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Wall-Palmer D.,University of Plymouth | Coussens M.,UK National Oceanography Center | Talling P.J.,UK National Oceanography Center | Jutzeler M.,UK National Oceanography Center | And 34 more authors.
Geochemistry, Geophysics, Geosystems

Marine sediments around volcanic islands contain an archive of volcaniclastic deposits, which can be used to reconstruct the volcanic history of an area. Such records hold many advantages over often incomplete terrestrial data sets. This includes the potential for precise and continuous dating of intervening sediment packages, which allow a correlatable and temporally constrained stratigraphic framework to be constructed across multiple marine sediment cores. Here we discuss a marine record of eruptive and mass-wasting events spanning ∼250 ka offshore of Montserrat, using new data from IODP Expedition 340, as well as previously collected cores. By using a combination of high-resolution oxygen isotope stratigraphy, AMS radiocarbon dating, biostratigraphy of foraminifera and calcareous nannofossils, and clast componentry, we identify five major events at Soufriere Hills volcano since 250 ka. Lateral correlations of these events across sediment cores collected offshore of the south and south west of Montserrat have improved our understanding of the timing, extent and associations between events in this area. Correlations reveal that powerful and potentially erosive density-currents traveled at least 33 km offshore and demonstrate that marine deposits, produced by eruption-fed and mass-wasting events on volcanic islands, are heterogeneous in their spatial distribution. Thus, multiple drilling/coring sites are needed to reconstruct the full chronostratigraphy of volcanic islands. This multidisciplinary study will be vital to interpreting the chaotic records of submarine landslides at other sites drilled during Expedition 340 and provides a framework that can be applied to the stratigraphic analysis of sediments surrounding other volcanic islands. © 2014. American Geophysical Union. All Rights Reserved. Source

Singh A.,Indian Institute of Technology Kharagpur | Ravi Kumar M.,National Geophysical Research Institute andhra Pradesh | Srinagesh D.,National Geophysical Research Institute andhra Pradesh | Chadha R.K.,National Geophysical Research Institute andhra Pradesh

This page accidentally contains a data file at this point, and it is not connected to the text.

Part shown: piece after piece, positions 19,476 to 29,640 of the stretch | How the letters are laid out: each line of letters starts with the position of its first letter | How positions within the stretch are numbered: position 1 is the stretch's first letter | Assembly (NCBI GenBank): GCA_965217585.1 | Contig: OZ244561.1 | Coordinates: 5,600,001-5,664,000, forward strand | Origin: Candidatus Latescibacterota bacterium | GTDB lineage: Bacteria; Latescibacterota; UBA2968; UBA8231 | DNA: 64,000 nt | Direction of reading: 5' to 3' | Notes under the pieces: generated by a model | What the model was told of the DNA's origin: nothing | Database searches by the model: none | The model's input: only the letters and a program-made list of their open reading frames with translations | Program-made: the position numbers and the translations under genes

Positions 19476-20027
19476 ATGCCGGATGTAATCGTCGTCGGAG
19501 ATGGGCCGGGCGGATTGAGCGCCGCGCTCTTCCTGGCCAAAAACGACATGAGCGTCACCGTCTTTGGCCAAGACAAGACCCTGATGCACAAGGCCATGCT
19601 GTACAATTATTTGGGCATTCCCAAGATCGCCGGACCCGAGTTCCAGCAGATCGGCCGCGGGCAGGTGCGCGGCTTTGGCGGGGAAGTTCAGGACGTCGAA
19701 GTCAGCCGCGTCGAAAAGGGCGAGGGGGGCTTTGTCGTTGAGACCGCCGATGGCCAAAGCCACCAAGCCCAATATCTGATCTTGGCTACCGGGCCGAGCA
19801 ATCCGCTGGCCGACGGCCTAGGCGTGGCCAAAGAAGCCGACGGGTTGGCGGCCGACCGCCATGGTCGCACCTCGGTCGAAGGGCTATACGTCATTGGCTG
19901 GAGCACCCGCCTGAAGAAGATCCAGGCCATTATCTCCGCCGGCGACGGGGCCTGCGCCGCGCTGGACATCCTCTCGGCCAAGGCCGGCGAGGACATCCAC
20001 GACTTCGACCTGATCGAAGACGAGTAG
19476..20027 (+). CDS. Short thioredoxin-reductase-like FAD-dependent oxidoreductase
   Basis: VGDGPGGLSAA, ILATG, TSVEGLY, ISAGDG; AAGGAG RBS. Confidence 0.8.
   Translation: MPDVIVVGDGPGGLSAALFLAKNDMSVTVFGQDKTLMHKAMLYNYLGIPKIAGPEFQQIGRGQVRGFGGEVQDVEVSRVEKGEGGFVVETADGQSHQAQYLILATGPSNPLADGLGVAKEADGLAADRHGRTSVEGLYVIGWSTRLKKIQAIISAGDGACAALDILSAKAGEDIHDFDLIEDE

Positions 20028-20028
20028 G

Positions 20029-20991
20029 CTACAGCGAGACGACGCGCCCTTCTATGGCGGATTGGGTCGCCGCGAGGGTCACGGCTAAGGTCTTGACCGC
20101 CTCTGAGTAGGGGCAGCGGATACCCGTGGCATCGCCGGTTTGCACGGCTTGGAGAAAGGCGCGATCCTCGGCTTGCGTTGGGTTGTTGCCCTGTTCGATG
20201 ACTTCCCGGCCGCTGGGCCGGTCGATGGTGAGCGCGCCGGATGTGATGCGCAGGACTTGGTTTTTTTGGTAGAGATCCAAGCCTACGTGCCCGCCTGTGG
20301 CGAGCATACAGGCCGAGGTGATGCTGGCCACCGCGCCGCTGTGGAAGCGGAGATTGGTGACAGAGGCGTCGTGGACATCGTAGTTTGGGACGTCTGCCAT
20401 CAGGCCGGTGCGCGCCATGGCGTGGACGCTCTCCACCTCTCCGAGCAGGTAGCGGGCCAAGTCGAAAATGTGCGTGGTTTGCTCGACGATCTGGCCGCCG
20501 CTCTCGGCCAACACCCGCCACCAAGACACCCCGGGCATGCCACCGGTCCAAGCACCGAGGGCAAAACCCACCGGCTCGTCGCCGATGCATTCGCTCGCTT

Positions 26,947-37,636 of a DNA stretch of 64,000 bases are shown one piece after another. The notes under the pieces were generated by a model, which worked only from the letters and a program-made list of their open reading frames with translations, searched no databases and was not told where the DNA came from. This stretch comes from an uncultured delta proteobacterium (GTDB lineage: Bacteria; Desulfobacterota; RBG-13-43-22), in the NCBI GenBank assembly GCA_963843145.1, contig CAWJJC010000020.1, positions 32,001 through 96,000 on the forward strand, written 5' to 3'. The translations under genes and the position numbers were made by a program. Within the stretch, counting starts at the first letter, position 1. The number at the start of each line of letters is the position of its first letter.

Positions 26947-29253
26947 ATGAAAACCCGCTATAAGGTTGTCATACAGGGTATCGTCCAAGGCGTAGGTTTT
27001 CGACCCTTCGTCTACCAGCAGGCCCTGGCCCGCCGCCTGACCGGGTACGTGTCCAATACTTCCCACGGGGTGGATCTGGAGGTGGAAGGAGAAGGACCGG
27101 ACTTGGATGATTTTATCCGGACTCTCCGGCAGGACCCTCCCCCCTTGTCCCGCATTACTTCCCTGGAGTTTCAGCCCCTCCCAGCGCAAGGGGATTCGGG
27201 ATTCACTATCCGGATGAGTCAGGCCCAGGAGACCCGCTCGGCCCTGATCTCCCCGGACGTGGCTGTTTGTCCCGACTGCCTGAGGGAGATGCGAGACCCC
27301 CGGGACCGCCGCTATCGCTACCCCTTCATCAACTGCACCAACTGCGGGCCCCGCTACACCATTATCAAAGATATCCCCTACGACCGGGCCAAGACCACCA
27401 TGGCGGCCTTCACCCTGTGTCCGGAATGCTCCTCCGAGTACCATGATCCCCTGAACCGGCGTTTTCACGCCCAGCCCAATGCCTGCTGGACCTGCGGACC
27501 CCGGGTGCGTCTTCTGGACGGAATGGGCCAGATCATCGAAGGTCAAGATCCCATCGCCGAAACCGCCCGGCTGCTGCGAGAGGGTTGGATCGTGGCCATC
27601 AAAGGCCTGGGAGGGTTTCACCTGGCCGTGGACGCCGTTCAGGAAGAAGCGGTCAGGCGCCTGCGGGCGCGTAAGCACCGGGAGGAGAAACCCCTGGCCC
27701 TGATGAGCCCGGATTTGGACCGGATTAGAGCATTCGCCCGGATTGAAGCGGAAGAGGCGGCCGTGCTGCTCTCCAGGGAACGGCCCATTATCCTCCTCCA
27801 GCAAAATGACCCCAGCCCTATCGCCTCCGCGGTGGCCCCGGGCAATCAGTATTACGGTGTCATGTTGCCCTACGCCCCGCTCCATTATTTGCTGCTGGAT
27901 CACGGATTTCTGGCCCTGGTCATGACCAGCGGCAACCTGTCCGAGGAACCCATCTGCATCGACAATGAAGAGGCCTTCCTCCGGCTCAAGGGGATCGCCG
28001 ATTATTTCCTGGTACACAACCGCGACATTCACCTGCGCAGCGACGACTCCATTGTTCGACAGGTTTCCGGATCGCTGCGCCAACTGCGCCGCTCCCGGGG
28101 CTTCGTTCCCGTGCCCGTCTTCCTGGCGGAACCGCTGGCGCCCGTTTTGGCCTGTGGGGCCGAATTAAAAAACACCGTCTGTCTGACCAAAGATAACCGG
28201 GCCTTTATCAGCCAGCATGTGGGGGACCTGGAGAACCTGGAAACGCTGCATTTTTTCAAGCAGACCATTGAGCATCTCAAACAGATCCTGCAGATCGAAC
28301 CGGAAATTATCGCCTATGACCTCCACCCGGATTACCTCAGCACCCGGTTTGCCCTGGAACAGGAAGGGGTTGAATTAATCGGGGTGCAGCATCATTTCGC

Geochemistry, Geophysics, Geosystems

We assemble P and S waveforms of 2301 teleseismic earthquakes registered at 413 broadband seismic stations spanning the Indian plate from the southern tip of India to the Himalayan collision belt and generate an accurate data set of 52,050 P and 30,423 S arrival times through the multichannel cross-correlation approach. These traveltimes are then inverted to obtain 3-D P and S velocity structures of the subcontinent at a 2° × 2° lateral resolution. The heterogeneous nature of the Indian lithospheric mantle revealed in this study suggests that the lithospheric roots are not uniformly thick on a regional scale. The key cratonic segments of the Indian shield are characterized by pockets of high velocity anomalies (∼3%) at shallow depths (<300 km), with the diamondiferous regions like Wajrakarur revealing high shear wave anomalies down to ∼300 km. In contrast to the southern Deccan volcanic province (DVP), the northwestern DVP is underlain by low velocity anomalies at similar depths suggesting that the upper mantle retains imprints of Deccan volcanism which was facilitated by the reactivation of the rift systems. Key Points The first 2° × 2° resolution tomographic image using data from 413 stations Highly heterogeneous nature of the Indian lithospheric mantle Evidence for preservation of high velocity roots beneath kimberlite provinces © 2014. American Geophysical Union. All Rights Reserved. Source

Tao Y.,ConocoPhillips | Sen M.K.,University of Texas at Austin | Sen M.K.,National Geophysical Research Institute andhra Pradesh
Journal of Geophysics and Engineering

A practical strategy to implement frequency-domain full waveform inversion (FWI) with a scattering-integral approach is presented in this paper. A typical implementation of FWI is the adjoint-state approach, where the data residual at receiver locations are back-propagated into the media to form the gradient. With the scattering-integral (SI) approach, the gradient is formed with a data-weighted Fréchet kernel, which involves calculation of Green's functions for all source and receiver locations. The computational cost and memory requirement of this approach are comparable to the adjoint-state approach using a shot-profile implementation in the frequency-domain. SI implementation can be more efficient if the number of sources is larger than the number of receivers. Sensitivity analysis can also be easily applied without additional cost because the Fréchet kernel has been calculated and stored during the gradient calculation process. We demonstrate the effectiveness of this approach with synthetic data. © 2013 Sinopec Geophysical Research Institute. Source

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